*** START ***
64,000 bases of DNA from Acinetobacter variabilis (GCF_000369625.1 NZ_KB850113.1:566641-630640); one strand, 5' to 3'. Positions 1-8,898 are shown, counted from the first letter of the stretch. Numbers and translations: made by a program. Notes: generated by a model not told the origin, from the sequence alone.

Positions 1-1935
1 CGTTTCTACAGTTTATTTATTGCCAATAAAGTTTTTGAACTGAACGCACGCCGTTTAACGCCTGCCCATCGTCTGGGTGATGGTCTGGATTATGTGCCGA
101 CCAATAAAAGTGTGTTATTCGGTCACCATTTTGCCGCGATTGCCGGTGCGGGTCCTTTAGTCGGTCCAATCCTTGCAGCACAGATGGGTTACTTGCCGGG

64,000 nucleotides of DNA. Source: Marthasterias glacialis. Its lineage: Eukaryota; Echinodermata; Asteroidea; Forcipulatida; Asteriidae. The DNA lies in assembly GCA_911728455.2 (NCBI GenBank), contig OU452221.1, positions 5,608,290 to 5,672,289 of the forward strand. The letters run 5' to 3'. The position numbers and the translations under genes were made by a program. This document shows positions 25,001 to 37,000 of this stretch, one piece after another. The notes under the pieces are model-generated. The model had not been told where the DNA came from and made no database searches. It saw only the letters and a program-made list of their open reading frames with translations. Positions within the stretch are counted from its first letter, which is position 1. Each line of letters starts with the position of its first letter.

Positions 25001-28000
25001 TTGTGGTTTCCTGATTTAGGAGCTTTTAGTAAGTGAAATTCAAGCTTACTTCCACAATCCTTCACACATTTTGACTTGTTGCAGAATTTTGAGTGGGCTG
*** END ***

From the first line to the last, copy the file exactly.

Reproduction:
64,000 bases of DNA from Acinetobacter variabilis (GCF_000369625.1 NZ_KB850113.1:566641-630640); one strand, 5' to 3'. Positions 1-8,898 are shown, counted from the first letter of the stretch. Numbers and translations: made by a program. Notes: generated by a model not told the origin, from the sequence alone.

Positions 1-1935
1 CGTTTCTACAGTTTATTTATTGCCAATAAAGTTTTTGAACTGAACGCACGCCGTTTAACGCCTGCCCATCGTCTGGGTGATGGTCTGGATTATGTGCCGA
101 CCAATAAAAGTGTGTTATTCGGTCACCATTTTGCCGCGATTGCCGGTGCGGGTCCTTTAGTCGGTCCAATCCTTGCAGCACAGATGGGTTACTTGCCGGG

64,000 nucleotides of DNA. Source: Marthasterias glacialis. Its lineage: Eukaryota; Echinodermata; Asteroidea; Forcipulatida; Asteriidae. The DNA lies in assembly GCA_911728455.2 (NCBI GenBank), contig OU452221.1, positions 5,608,290 to 5,672,289 of the forward strand. The letters run 5' to 3'. The position numbers and the translations under genes were made by a program. This document shows positions 25,001 to 37,000 of this stretch, one piece after another. The notes under the pieces are model-generated. The model had not been told where the DNA came from and made no database searches. It saw only the letters and a program-made list of their open reading frames with translations. Positions within the stretch are counted from its first letter, which is position 1. Each line of letters starts with the position of its first letter.

Positions 25001-28000
25001 TTGTGGTTTCCTGATTTAGGAGCTTTTAGTAAGTGAAATTCAAGCTTACTTCCACAATCCTTCACACATTTTGACTTGTTGCAGAATTTTGAGTGGGCTG